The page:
Monday, February 01, 2010

If you can't run the race, change the rules.

Just when you thought it was safe, the Anglican Wars pop up again. The usual suspects have come with a new scheme designed to force an outcome of their own liking.

The Episcopal Cafe reports:
Mouneer Anis, Primate of Egypt has resigned from the Joint Standing Committee of the Primates Meeting and the Anglican Consultative Council, and urged others to do the same.

His resignation coincides with the release of a typically verbose missive from the Anglican Communion Institute in which the four guys with a Web site urge the following:

But since there is no body currently recognized, either by the Instruments or the Churches of the Communion, as authorized to exercise the responsibilities of the Standing Committee of the Anglican Communion in coordinating the implementation of the Covenant, we think it is necessary and appropriate for the covenanting Churches themselves to fulfill this task initially by convening a provisional committee drawn from the Primates and ACC representatives of Churches that adopt the Covenant to coordinate the implementation of the Covenant within the Churches and dioceses wishing to participate.
...Many Episcopalians have been critical of the Covenant, but they've never advocated anything as radical as what Anis and the ACI have called for tonight.
On reading this: I wrote this comment on The Lead:

From the very beginning, the ACI and their like-minded friends have operated this way. If you cannot get what you want from the structure you are in, create a new one and drive around it.

Having failed to get their way through the General Convention, they declare that the Episcopal Church is somehow beholden to the entire Anglican Communion. They say this, rewriting history as they go, even though the first bishops of the first Lambeth Conferences specifically warned against such a notion.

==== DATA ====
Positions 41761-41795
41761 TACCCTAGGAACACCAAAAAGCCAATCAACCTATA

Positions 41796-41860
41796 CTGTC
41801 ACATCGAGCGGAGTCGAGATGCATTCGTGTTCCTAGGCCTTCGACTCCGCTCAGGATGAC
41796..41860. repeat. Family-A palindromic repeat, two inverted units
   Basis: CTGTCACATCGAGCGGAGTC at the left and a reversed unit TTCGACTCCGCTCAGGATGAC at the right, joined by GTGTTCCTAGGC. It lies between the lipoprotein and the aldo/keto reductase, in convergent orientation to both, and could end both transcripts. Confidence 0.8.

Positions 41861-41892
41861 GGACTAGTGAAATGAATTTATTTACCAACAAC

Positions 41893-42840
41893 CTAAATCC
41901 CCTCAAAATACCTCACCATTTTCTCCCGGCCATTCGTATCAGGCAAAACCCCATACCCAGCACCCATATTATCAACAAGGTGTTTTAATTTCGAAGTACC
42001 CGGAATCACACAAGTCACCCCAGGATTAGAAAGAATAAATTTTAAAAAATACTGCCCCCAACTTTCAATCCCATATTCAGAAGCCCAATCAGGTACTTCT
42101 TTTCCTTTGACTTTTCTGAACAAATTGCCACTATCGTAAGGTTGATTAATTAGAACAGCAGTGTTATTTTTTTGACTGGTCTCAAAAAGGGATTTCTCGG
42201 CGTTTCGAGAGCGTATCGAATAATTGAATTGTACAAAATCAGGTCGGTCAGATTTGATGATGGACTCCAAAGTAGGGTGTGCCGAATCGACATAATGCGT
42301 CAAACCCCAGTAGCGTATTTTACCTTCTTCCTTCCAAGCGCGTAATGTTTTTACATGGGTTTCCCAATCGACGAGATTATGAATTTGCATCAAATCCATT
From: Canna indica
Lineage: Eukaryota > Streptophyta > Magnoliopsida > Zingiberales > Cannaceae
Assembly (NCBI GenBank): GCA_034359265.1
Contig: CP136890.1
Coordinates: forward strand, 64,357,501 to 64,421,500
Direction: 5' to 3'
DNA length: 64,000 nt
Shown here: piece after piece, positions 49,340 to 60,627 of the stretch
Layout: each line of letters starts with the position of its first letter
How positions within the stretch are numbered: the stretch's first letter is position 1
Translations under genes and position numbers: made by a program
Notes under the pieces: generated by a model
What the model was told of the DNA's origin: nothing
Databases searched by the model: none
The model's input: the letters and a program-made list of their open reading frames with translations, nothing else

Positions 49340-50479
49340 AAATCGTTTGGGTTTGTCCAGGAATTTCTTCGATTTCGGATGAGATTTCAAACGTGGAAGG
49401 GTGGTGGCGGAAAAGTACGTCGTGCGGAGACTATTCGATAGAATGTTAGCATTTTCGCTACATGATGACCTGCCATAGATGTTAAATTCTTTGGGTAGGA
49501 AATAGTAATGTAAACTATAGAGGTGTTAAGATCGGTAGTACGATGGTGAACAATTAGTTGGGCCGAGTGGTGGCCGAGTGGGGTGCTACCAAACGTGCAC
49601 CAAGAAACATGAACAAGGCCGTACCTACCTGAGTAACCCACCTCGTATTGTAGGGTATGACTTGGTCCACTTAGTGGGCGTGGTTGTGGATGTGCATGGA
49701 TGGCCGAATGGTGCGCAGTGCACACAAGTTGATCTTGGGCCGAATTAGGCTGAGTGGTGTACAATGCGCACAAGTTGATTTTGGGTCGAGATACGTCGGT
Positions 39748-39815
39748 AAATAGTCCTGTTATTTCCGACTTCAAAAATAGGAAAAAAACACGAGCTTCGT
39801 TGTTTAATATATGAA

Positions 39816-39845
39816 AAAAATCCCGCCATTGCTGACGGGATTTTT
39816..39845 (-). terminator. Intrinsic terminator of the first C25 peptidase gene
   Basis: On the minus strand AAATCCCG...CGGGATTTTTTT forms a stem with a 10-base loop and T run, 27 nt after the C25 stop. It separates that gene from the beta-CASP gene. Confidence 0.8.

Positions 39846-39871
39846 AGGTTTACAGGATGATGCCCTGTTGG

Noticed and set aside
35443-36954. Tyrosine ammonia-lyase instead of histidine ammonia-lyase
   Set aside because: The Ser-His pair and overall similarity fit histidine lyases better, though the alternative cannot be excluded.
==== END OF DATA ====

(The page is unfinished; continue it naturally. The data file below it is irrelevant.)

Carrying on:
Then when the Anglican Consultative Council was insufficiently punitive, they get the Primates Council to assume authority it was never granted.

They take a "report" (called Windsor) and turn it into a blue print for a re-design of the Anglican Communion with the emphasis on punishment and enforcement.

When one of their parishes or dioceses don't like the decisions of their Province, they convince other Primates from other jurisdictions to intervene calling it a rescue mission, even as those same Primates would never allow such a thing on their own turf.

They encourage the creation of an alternative province and when it becomes clear that it will not (and cannot) take over the Anglican franchise in the US, they abandon it.

And now that the Anglican Covenant, which they themselves clamored for and rammed through processes that they themselves subverted, is going to have to be vetted and approved by the very councils and synods that they have driven around, they declare the process broken and propose an entirely new structure and process more to their liking.

Every time they have reached a constitutional or legislative impasse, their solution is to create a new structure tailor-made to assure the outcome they want. Now even the distorted, biased, and bloated processes of their own design cannot get the job done. Once more they want to change the rules to get a result they can rely on.

The Covenant is a solution in search of a problem. It is a structural and political solution to a theological problem. As such, the more we try to make it work the more artificial it becomes.

The Covenant is a failure because it is a fake solution to a real problem. It claims to be about unity and common life, when it is all about (despite the protestations of Archbishop Williams on YouTube) punishment and exclusion. The only outcome the ACI, Annis and the rest want is punishment and ultimate exclusion of the Episcopal Church, the Anglican Church of Canada and anyone else they don't like from a purified Anglican Communion.

Even if they succeed, and these latest statements prove that they won't, the Covenant will not solve the fundemental theological challenge of the ekklesia. We Christians are called to live in unity, and we have been promised that we will share in the Oneness that Christ shares with God and with us. The problem is that we Christians have a hard time living into the unity we have already been given. Communion is not a document or covenant to be enforced, it is a grace to be accepted and discipline to be lived. To live in Communion requires risk, faith and above all humility.

What the ACI and Annis propose is sheer arrogance. They cannot get what they want so they have invented yet another false scheme to get their way. If we haven't learned from the so-called Windsor "process" and the whole flawed Covenant process, we should learn it now: no amount of fake structuralism can do what Christ has already promised...to make us one.